A Blogger’s apologia pro vita sua
Quote of the Day
”The road to ignorance is paved with good editions.”
- George Bernard Shaw
Musical alternative to the morning’s radio news
Giuseppe Verdi | Nabucco | Hebrew Slaves Chorus
I wondered about the wisdom of having a ’slaves chorus’ at the very end of the year. But Wikipedia is very interesting about this particular piece:
Music historians have long perpetuated a powerful myth about the famous “Va, pensiero” chorus sung in the third act by the Hebrew slaves. Scholars have long believed the audience, responding with nationalistic fervor to the slaves’ powerful hymn of longing for their homeland, demanded an encore of the piece. As encores were expressly forbidden by the Austrian authorities ruling northern Italy at the time to prevent public protests, such a gesture would have been extremely significant. However, recent scholarship puts this and the corresponding myth of “Va, pensiero” as the national anthem of the Risorgimento to rest. Although the audience did indeed demand an encore, it was not for “Va, pensiero” but rather for the hymn “Immenso Jehova,” sung by the Hebrew slaves to thank God for saving His people. In light of these new revelations, Verdi’s position as the musical figurehead of the Risorgimento has been correspondingly revised. At Verdi’s funeral however, the crowds in the streets spontaneously broke into “Va, pensiero”.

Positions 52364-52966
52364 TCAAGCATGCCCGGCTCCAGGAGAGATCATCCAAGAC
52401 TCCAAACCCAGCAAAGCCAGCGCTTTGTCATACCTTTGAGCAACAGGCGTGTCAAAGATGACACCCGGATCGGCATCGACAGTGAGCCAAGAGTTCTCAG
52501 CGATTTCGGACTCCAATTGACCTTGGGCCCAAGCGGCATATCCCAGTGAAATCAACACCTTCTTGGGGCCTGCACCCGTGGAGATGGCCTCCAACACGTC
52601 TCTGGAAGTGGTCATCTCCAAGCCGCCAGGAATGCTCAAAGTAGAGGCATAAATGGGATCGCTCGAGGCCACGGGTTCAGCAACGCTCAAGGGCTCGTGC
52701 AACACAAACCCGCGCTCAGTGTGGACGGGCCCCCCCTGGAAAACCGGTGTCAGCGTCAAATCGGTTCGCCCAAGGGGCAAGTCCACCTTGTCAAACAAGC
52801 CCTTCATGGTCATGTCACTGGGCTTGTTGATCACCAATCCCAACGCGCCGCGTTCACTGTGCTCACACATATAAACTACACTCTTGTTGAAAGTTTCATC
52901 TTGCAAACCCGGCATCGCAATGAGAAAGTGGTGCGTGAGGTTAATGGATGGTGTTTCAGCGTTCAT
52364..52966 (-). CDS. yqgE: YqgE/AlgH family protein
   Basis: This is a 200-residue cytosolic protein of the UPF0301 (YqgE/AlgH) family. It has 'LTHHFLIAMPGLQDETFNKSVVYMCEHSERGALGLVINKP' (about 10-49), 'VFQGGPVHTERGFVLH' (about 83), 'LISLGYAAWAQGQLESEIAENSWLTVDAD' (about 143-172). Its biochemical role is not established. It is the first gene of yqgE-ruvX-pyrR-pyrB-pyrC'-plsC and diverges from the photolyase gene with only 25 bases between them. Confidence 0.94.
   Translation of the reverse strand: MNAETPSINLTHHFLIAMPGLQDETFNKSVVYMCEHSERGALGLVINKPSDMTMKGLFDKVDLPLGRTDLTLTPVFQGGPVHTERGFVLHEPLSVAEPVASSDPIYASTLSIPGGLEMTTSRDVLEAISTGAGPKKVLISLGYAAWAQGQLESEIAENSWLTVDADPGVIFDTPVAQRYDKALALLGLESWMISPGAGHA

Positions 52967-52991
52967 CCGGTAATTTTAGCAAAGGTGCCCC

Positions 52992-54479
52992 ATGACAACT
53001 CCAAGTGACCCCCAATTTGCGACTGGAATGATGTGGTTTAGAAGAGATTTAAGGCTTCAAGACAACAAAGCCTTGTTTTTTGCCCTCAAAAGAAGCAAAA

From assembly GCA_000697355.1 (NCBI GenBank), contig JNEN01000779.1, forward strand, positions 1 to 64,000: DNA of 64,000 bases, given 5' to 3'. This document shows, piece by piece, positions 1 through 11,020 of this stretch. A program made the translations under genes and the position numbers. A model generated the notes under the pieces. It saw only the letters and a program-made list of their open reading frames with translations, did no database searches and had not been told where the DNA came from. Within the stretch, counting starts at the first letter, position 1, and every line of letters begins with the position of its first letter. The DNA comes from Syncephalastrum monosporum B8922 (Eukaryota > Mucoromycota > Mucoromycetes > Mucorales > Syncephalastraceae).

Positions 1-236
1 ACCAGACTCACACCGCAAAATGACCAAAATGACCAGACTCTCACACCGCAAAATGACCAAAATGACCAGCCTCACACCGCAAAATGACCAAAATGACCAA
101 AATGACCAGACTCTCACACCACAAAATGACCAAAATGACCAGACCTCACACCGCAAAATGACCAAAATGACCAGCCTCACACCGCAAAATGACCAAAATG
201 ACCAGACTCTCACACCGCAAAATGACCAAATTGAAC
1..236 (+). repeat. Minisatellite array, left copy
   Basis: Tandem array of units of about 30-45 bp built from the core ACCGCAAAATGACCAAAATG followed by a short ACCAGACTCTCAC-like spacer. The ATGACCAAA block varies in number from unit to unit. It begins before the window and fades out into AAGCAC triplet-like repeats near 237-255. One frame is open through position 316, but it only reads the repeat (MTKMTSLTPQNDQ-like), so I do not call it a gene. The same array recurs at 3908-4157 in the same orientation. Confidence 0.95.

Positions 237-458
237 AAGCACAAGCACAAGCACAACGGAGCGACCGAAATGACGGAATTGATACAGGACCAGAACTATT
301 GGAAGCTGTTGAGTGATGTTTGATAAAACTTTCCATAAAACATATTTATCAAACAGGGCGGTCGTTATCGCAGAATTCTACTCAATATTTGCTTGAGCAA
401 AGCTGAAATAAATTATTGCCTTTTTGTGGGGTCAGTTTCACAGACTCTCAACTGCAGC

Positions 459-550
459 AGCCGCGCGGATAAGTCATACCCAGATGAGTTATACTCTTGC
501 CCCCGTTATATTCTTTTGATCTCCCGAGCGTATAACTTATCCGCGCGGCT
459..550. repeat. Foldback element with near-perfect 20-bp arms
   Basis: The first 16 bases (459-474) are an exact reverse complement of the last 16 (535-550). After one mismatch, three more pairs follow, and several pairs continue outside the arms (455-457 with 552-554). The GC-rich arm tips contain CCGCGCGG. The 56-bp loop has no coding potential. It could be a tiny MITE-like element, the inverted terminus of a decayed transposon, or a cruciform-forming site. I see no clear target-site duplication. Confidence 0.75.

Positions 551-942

Long Read of the Day
The 60-Year-Old Scientific Screwup That Helped Covid Kill
A truly remarkable Wired story by Megan Molteni chronicling how the WHO and the science-policy community ignored the possibility of aerosol transmission of infectious diseases like Covid and persisted in the venerable ‘droplet’ theory of contagion long after it was irrelevant. Nobody knows how many people died needlessly because of this misconception.
It’s a long read, and intricate, but a great example of how to tell a complicated story well.
(Many thanks to Horacio Queiro for spotting it.)
Niall Ferguson on changing his mind
At the beginning of this year, on January 10, just days after the then president had incited a mob of his supporters to march on the Capitol, I hypothesized that we might achieve herd immunity to Trumpism in 2021. “My earnest hope,” I wrote, “was that, having once been infected by the virus of antidemocratic politics, Americans have now acquired some resistance to it.” I thought that the coronavirus pandemic would be behind us by the end of the year, too.
I was wrong on both counts.
Not only has the shape-shifting virus found a way around our vaccines—I write six days after testing positive for Covid, despite three jabs of Pfizer—but a second wave of Trumpism also seems perfectly capable of reinfecting the body politic.
Trump remains amazingly popular among Republicans. Over 72% approve of his handling of the presidency. Asked about his personal attributes, 82% think him authentic and 73% honest and trustworthy. I kid you not. While only 53% are sure they want Trump to run for president again in 2024 (20% are against and the rest are not sure) Trump is miles ahead of the other potential nominees.
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